The 3.5 EcoBoost V6 was quite the addition to the Ford truck lineup as prior to it, the range was known to be a gas-guzzling one. But once it came into production, it was instantly compared to the larger 5.0 Coyote V8. It offered similar figures as far as power and other performance aspects were concerned. But what about the 3.5 EcoBoost vs 5.0 reliability?
Well, both of these engines are similar as there are no common problems reported on them. Yes, the older EcoBoost models do have issues such as the one with the timing chain and the carbon deposit buildup on the intake valves. But overall, as long as there’s timely maintenance, the issues shouldn’t persist.
That being said, let’s take a closer look at the comparison:
Ford 3.5 EcoBoost vs 5.0 reliability
Reliability is a tough subject to talk about here particularly because of the lack of data we have to analyze these engines. Now, if we analyze the complaints from the users online, we can tell that both are great engines; they just have a bunch of commonly found problems.
Below is a direct comparison of the two engine options on the F150:
3.5 EcoBoost reliability
Starting with the EcoBoost, if we consider the first-gen model that was produced up till 2016, there is the carbon buildup problem. Basically, carbon deposits tend to build up on the 3.5 EcoBoost’s intake valves over a period of usage.
This is a result of the direct injection setup on these motors. Because the gasoline is injected without taking the intake valves into consideration, it is unable to wash them clear of any cloggers. Hence, there is oil buildup (and hence carbon deposits) on them.
This doesn’t happen on older non-direct engines since the fuel keeps washing the valves. The result is that the flow of air gets clogged up which can ruin the truck’s performance over time. You can prevent this issue by routinely checking for the valves’ cleanliness.
Another problem with these engines is the one with their timing chains. The timing chains can go bad and fail before their usual time. But before that happens, there can be several issues that can happen with it. This problem also led to the release of a technical service bulletin.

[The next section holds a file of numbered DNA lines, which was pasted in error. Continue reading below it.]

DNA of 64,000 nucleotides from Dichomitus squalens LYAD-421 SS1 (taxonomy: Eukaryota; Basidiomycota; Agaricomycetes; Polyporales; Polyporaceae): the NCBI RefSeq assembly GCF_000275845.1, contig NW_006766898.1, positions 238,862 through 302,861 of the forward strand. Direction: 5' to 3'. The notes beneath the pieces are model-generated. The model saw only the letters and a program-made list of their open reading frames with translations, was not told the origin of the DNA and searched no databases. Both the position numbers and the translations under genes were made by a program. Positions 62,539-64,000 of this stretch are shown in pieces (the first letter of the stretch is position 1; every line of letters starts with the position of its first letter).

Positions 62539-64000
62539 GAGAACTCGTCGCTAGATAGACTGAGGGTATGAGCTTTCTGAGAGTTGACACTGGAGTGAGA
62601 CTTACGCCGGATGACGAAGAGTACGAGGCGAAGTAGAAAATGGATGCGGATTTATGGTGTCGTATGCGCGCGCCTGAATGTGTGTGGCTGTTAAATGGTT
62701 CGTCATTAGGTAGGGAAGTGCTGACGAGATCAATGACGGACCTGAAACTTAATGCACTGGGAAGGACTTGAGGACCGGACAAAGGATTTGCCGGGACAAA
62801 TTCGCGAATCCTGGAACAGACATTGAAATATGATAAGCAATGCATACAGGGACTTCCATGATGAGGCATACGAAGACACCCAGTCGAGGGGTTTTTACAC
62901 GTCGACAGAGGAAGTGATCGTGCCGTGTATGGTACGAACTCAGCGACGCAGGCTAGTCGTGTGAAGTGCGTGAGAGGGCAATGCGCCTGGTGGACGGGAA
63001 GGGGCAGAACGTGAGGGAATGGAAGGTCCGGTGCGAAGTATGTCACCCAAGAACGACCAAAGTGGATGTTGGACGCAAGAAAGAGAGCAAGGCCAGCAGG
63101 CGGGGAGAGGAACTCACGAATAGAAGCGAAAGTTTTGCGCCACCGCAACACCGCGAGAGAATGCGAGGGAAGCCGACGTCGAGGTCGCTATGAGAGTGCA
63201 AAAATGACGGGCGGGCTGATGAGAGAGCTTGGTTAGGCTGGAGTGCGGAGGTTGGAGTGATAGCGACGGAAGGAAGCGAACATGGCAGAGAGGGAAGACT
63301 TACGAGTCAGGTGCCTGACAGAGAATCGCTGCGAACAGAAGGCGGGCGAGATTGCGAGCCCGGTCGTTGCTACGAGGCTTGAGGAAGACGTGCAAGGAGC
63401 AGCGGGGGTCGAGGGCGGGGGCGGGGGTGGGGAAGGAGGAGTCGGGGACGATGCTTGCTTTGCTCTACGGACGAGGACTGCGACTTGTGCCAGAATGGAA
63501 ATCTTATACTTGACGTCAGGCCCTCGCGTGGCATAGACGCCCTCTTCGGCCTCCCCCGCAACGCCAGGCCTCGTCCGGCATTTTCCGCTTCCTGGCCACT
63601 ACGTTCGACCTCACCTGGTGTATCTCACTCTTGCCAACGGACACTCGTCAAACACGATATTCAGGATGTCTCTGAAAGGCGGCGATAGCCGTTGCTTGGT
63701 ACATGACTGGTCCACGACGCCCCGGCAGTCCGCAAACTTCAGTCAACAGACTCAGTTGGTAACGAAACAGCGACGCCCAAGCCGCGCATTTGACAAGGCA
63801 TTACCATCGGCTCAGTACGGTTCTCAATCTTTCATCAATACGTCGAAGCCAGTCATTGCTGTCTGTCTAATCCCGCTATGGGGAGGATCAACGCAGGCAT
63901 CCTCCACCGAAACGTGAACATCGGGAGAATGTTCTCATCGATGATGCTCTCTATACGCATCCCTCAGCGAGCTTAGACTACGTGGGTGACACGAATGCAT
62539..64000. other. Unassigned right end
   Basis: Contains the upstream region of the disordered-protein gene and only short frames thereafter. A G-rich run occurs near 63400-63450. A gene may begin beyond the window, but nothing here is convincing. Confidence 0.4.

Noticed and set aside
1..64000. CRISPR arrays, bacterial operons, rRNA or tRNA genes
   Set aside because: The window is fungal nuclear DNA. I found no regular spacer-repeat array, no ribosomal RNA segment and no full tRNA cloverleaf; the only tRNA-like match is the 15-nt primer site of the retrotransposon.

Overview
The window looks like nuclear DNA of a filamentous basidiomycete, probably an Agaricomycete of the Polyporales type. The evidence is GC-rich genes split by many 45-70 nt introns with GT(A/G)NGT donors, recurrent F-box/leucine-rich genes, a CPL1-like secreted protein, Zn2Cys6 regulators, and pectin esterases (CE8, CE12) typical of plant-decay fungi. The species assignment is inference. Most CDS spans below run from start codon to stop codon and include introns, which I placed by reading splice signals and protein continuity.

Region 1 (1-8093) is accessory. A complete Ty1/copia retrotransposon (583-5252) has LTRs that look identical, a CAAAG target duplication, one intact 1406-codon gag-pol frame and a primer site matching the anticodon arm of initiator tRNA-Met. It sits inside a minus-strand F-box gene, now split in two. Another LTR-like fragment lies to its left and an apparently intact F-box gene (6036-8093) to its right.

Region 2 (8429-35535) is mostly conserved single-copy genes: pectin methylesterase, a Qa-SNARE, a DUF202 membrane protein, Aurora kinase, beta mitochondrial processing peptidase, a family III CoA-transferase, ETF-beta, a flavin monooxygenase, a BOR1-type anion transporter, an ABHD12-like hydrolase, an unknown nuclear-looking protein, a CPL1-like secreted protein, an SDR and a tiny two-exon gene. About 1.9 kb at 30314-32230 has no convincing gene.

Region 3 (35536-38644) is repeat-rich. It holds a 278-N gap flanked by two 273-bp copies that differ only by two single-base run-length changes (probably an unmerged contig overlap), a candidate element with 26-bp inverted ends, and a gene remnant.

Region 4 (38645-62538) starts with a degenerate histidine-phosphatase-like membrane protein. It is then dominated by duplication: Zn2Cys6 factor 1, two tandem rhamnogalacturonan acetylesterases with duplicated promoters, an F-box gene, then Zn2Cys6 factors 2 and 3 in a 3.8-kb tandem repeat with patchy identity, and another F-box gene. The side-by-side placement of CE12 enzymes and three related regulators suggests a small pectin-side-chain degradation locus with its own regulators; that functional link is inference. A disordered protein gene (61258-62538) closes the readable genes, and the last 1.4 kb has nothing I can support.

If you look at the second-gen 3.5-liter EcoBoost, you won’t have to encounter these problems. The reason is that Ford redesigned the motor in order to fix them. One of the proofs of this is the addition of port injectors along with the existing direct setup. This got rid of the carbon problem.
5.0 Coyote F150 reliability
Continuing the F150 5.0 vs 3.5 reliability discussion, we now look at the 5.0. As far as common problems are concerned, this engine fares better than the aforementioned EcoBoost. Of course, you will experience issues from time to time. However, there are none that are bound to happen.
If you pick an older version of this engine with hundreds of thousands of miles on it, then you can expect the usual issues stemming from prolonged usage. These include but aren’t limited to bad seals and gaskets; issues that are commonplace in most engines.
How is the 3.5 EcoBoost vs 5.0 longevity?
So, how many miles can you expect from these two engines? Well, both of them should be able to cross 250k miles if you maintain them right. However, on paper, the 5.0 should be able to last longer than the EcoBoost without any major repairs.
The reason for this is the complex nature of the EcoBoost. It is more overengineered and hence there is more that can go wrong with it. There is also a general fear of turbocharged engines racking up problems.
Conclusion on 3.5 EcoBoost vs 5.0 Reliability
So, how do these two engines stack up against each other? Well, if we look at the era from 2011 to 2016, then the 5.0 Coyote is the winner. There are simply more commonly reported problems on the EcoBoost than on the big V8.
But if I compare the 5.0 with the second-gen 3.5 Ecoboost, they are similar in terms of reliability. There aren’t any common problems on both of them, except for the usual issues that come with owning any truck.
However, the 3.5 EcoBoost vs 5.0 reliability debate can be simply squashed by preventative and scheduled maintenance.